I have worked at a homeopathic manufacturing plant. Yes, there is always a starting material, however sometimes it can get really shady. Homeopathics are regulated by the FDA under CFR 211, so if you make stuff up (like lie about having a starting material), and they find out about it, you’re in big trouble.
For most herbals, the actual herb is purchased, then tested to make sure it’s the right variety. This can mean TLC (thin layer chromatography), which is what I was responsible for doing when I worked there. A lot of times we got in a different species of the herb, but used it anyway.
Sometimes a pathogenic starting material is used – in that case, we contacted out to a third party micro lab that keep strains in a controlled environment. We paid the micro guy a contract fee to do the dilutions himself which ended up being about $3500 because only he was licensed to deal with pathogens. We made 200 30 mL units out of that which sold for less than $1200 total. Such a waste.
Sometimes a material of animal origin is used. If it’s something weird, like bovine trachea, there really isn’t a good method to test it, so we kind of took the supplier’s word for it. Pretty shady.
One time we needed to do an extraction of “morning dew”, so we went outside in the morning, shook some water off of some weeds, weighed it, then did the dilution.
My favorite story is this one: We needed to do a dilution of uranium 200X. Problem, is you can’t get uranium (unless you’re Doc Brown), so we went to Hanford (this was a looong time ago) carrying a vial of water. When we got there and did a tour (the plant manager knew what we were going to do), we took the vial and held it up against a glass wall that was a close as we could get to the cooling chamber. That became our “1X” dilution. We went back to our lab and diluted it to 200X, in ethanol. We had a lot left over, and because it’s illegal in WA to dump large quantities of ethanol down the drain, we needed a disposal service. Unfortunately, when we tried to explain that it was a 200X dilution (and that there wasn’t even a single atom of uranium in there to begin with), they still wouldn’t take it, because it said “uranium” on the label. So we took a shovel and buried in the back of the plant, and never told anyone.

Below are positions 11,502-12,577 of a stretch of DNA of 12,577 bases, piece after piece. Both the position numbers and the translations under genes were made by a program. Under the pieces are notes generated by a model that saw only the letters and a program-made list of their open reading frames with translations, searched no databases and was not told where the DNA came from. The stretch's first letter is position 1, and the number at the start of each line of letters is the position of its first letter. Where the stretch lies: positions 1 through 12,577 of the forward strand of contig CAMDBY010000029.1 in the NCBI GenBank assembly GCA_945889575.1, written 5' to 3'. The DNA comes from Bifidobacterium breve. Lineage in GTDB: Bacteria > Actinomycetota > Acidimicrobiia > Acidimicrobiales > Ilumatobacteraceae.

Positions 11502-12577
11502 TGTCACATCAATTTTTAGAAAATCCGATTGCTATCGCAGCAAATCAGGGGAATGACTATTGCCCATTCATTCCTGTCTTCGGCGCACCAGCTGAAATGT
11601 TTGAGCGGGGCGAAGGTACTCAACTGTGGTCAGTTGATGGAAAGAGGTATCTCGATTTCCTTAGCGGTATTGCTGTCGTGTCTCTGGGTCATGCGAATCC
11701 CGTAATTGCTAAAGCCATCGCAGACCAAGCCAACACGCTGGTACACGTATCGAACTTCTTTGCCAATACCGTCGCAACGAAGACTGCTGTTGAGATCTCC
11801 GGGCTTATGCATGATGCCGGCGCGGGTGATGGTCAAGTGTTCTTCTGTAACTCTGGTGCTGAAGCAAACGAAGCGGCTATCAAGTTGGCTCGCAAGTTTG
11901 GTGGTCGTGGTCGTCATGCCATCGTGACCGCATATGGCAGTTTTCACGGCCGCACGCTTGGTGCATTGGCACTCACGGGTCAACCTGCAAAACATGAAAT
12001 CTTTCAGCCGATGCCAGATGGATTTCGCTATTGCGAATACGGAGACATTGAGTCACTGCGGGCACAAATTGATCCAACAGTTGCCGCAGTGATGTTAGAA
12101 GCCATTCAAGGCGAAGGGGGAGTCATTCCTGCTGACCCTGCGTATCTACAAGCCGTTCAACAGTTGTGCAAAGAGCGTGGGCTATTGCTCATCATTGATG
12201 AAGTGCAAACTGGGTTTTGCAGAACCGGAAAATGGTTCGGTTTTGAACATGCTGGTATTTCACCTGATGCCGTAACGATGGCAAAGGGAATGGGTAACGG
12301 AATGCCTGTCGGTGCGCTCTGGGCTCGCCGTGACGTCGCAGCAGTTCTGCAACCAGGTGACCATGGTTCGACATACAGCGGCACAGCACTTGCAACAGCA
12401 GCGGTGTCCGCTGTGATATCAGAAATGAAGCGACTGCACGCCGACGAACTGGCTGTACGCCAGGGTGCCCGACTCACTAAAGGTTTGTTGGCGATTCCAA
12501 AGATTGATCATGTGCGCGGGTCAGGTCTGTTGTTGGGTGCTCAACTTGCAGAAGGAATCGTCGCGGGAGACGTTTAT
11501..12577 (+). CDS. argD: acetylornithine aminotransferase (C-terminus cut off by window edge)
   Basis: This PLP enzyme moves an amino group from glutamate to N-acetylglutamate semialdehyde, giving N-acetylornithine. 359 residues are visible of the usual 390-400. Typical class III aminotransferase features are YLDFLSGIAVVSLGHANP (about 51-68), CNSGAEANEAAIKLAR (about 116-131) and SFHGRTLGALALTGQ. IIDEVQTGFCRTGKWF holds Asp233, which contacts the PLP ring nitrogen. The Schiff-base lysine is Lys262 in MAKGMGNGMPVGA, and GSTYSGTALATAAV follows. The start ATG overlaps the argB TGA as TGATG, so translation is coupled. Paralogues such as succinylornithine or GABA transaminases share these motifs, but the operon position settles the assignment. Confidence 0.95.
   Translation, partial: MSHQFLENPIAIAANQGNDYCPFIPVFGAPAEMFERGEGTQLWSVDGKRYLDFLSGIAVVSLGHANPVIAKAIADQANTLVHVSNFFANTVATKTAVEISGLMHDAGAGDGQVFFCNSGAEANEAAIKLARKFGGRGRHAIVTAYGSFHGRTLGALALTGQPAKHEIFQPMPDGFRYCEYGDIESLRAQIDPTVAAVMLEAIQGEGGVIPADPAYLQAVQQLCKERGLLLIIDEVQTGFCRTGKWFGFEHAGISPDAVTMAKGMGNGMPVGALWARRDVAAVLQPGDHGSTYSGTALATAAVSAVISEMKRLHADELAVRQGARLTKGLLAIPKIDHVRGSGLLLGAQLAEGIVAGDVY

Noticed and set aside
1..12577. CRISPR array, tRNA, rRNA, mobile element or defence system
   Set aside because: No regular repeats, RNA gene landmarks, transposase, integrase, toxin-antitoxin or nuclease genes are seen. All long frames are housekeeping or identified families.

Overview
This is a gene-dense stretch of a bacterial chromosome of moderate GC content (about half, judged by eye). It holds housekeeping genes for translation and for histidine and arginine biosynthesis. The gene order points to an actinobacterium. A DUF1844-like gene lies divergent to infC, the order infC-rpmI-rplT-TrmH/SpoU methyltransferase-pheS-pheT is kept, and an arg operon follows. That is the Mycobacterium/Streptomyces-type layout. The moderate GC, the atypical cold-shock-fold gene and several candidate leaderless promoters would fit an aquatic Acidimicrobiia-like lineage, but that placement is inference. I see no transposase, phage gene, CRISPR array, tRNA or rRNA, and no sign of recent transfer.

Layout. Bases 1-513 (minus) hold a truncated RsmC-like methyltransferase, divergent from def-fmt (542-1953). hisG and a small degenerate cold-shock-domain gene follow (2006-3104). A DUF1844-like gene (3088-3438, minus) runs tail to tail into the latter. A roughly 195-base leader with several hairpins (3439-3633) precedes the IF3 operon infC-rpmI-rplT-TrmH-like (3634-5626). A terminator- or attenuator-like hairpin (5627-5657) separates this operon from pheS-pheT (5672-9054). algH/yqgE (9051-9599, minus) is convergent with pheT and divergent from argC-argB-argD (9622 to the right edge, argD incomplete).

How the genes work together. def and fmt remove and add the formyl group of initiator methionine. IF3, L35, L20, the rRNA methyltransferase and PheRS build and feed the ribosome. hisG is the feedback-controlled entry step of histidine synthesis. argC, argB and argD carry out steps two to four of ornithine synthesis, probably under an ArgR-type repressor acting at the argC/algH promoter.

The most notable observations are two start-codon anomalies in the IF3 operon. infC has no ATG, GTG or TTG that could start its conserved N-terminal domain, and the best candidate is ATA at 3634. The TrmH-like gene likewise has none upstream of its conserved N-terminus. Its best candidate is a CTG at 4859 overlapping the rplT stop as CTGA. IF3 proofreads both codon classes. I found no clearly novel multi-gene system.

One time we needed to do a dilution of goldenseal. My lab partner dropped his pen in the mix. We didn’t want anyone to find out, so he reached in to grab it, covering his arm in goldenseal, a potent laxative. He spent the next several days with severe nausea.
One time a guy wanted us to make this product called singtu. It was a pretty standard herbal homeopathic, except at the end we were supposed to “sing to” the final product, using these chants that the customer prepared for us. At first we were like “no”, but money is money, so when he visited we sang the chants. After he left it became a joke to say the most vulgar things we could around it.
One time we needed to make a belladonna 1000X dilution. I had to sit there and make sure the compounder did it right. That was the most goddamn boring thing I have ever done. It took two solid days
Meanwhile, Heel, a company that made homeopathic “medicine” has left the US and Canadian markets after settling a class action lawsuit. They would have had to modify their packaging and advertising to be more truthful. Unfortunately they still operate in South America and Europe.
And finally, I saw in the money section of “USA TODAY” a few weeks ago while on the way home from Automattic’s Grand Meetup that another company, Hyland, that makes homeopathic “medicine” is facing a class action lawsuit over their children’s cold and flu products. The first product, Hyland’s 4 Kids Cold ’n Cough has heavily diluted ingredients. While there might be some particles of the X6 ingredients left, there won’t be any of the X12 ingredients.
I had to develop a bunch of photos I took at an event recently and some of the faces in the photos had distracting highlights. The shine wasn’t too bad, but it mocked me and my initial attempts to fix it!
Lightroom is limited in it’s editing tools but it does have a powerful brush tool. The instructions I found here worked a treat. You can use the brush tool, healing tool or a combination of both.
- Select the brush tool and change the colour to a shade close to the skin colour. Do this by clicking on the colour tool and when the colour picker popups up drag the cursor to where you want to grab the colour in the picture.
- Set the brush to a low opacity and colour in the shine. Go slowly, it’ll take a number of passes.
You can also use the heal tool, but again make sure the opacity is set low.
Jim takes on gun control in the USA in this hilarious sketch.
Warning: language is NSFW or for kids!
One of my pet peeves about logging into sites on my phone is the password field. On a large screen it makes sense that the field is obscured by * characters but what about on a small device only you can see?
I can’t be the only one bothered by this because the wifi login form on Android devices has a handy “Show password” setting. Maybe it’s because people use the default wifi password set by their ISPs so much it’s their only “strong” password. Anyway, I wished there was a similar setting for other login forms.
Well, now there is, sort of. A handy Xposed Framework module called HideNoPasswords that reveals the letters behind the dots. I found I could even swype my password which makes logging in with phrases so much easier.
There are downsides. Security is the most obvious one. An application could take screenshots in the background when it detects the keyboard is in use and send that data somewhere. Someone could look over your shoulder and see the password.
Also, your phone has to be rooted, and you need the Xposed Framework installed but if you’ve conquered those hurdles installing this module is simple.
Here’s the XDA Thread on the module, and the XDA blog post where I found out about this handy extension.